One area that has seen marginal (if not disappointing) development is in dedicated emergency medical services (EMS), although manufacturers have talked this segment up as growth area. Cirium shows that in January ASEAN had just nine dedicated medevac/air ambulance helicopters, compared with seven five years earlier – though other helicopters may have basic EMS capabilities, such as the ability to transfer a patient on a stretcher. By comparison, Switzerland has 10 medevac helicopters for its population of 8.7 million.
“EMS is always difficult in this part of the world just because who pays for it?” says David Sale, managing director for Bell Asia-Pacific. The issue of cost in a region characterised by relatively low GDPs per capital is echoed by other industry observers.
Sale points to Thailand as a country that is making progress here with the police taking on the mission. While he believes the EMS mission is still in its “infancy” in the region, governments will increasingly take on the role of providers. He adds that as part of its efforts to the promote the mission, Bell held an event in China, which emphasised not just the helicopter aspect of EMS, but the organisation in infrastructure required to make it work.
Sale adds that the Singapore Airshow will see Bell promoting the new Bell Subaru 412 EPX, which is making its show debut. The company hopes to sell the updated type to legacy operators of the Bell 412EP and 412EPI.
Russian Helicopters is also keen to develop its presence in Southeast Asia. Owing to the broad usage of military types, namely the Mi-8/17 family, it estimates that the region has “more than 1,100 registered” aircraft either of Russian or Soviet Union manufacture.
In 2018 the company conducted a tour of the region with the new Kazan Ansat and Mil Mi-171A2 helicopters. During the visit, Russian Helicopters director general pegged the company’s share of the Southeast Asia market at 2%, but that it aimed to increase this to 5-7% by the mid-2020s.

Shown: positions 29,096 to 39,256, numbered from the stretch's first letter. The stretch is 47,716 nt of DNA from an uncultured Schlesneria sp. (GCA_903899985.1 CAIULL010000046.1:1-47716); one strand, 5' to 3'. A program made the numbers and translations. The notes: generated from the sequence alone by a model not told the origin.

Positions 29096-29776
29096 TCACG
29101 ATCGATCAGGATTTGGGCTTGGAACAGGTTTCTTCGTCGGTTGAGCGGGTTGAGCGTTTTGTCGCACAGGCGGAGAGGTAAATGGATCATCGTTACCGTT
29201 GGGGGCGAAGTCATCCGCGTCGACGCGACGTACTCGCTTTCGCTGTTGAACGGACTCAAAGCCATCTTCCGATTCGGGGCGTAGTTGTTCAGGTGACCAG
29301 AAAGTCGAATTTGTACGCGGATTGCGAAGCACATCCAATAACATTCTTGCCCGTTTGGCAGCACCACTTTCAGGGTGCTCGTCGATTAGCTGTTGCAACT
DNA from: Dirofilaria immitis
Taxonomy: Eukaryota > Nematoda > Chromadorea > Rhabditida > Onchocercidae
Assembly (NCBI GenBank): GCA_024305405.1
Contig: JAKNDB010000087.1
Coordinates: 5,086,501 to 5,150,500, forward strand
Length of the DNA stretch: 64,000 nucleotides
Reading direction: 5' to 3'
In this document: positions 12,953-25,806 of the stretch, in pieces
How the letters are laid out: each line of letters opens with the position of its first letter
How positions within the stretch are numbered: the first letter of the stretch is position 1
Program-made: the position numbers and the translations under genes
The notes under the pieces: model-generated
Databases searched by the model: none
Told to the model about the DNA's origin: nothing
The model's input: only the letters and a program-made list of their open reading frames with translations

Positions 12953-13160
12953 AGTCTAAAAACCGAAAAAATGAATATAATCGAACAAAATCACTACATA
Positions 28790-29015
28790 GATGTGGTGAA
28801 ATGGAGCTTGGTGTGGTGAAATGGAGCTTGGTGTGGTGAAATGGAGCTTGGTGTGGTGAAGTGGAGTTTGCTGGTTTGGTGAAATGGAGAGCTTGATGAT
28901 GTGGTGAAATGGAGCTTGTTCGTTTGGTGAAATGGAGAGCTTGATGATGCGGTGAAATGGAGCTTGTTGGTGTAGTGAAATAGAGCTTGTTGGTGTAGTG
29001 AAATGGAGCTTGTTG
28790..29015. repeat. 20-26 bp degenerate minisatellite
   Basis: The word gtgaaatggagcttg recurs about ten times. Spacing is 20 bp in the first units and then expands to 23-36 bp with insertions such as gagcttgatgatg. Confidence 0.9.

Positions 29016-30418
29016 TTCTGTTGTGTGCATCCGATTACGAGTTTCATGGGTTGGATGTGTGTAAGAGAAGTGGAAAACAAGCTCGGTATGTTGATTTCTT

One challenge manufacturers see in the region, however, is in the area of maintenance, particularly for government-owned helicopters. In some cases, regional governments will put out support tenders and select the lowest cost provider. In the case of overhaul or major maintenance work, however, it can be difficult to assess the total cost of the work prior to opening a helicopter up and looking inside. Moreover, there are often cases where helicopters are not maintained correctly by operators.
“Some of the military customers and governments are slightly changing the approach, although there is another obstacle to consider: the involvement of local companies in MRO,” says one industry executive. “There is always this push to develop local capabilities.”
One OEM executive involved in helicopter MRO tells story of losing bids for component work to companies without proper accreditation or experience. Then, a week or two later, the tender’s winner will reach out seeking parts at an uneconomical rate. Overall, he contends, this dynamic can hurt readiness and potentially have safety implications.
To help with this the big OEMs have a growing service presence in the region. Airbus Helicopters and Leonardo Helicopters operate extensive maintenance and support facilities in Kuala Lumpur’s Subang Airport. Bell has a large presence at Textron Aviation’s hangar at Singapore’s Seletar Aerospace Park.
“An important point for ensuring the successful operation of helicopters abroad is after-sales service,” says a Russian Helicopters spokesman. “We are also taking a number of steps in this area. Today, there are more than 20 service centres in Africa, Southeast Asia, Latin America, Europe and the [Commonwealth of Independent States] countries, some of which are certified by Russian Helicopters repair organizations.”
While the focus of the Singapore Airshow tends to be defence followed by commercial aviation, it is also a key venue for civil helicopter OEMs. While Southeast Asia is not set to drive a boom in helicopter sales, the region’s steady growth makes it an important long-term market.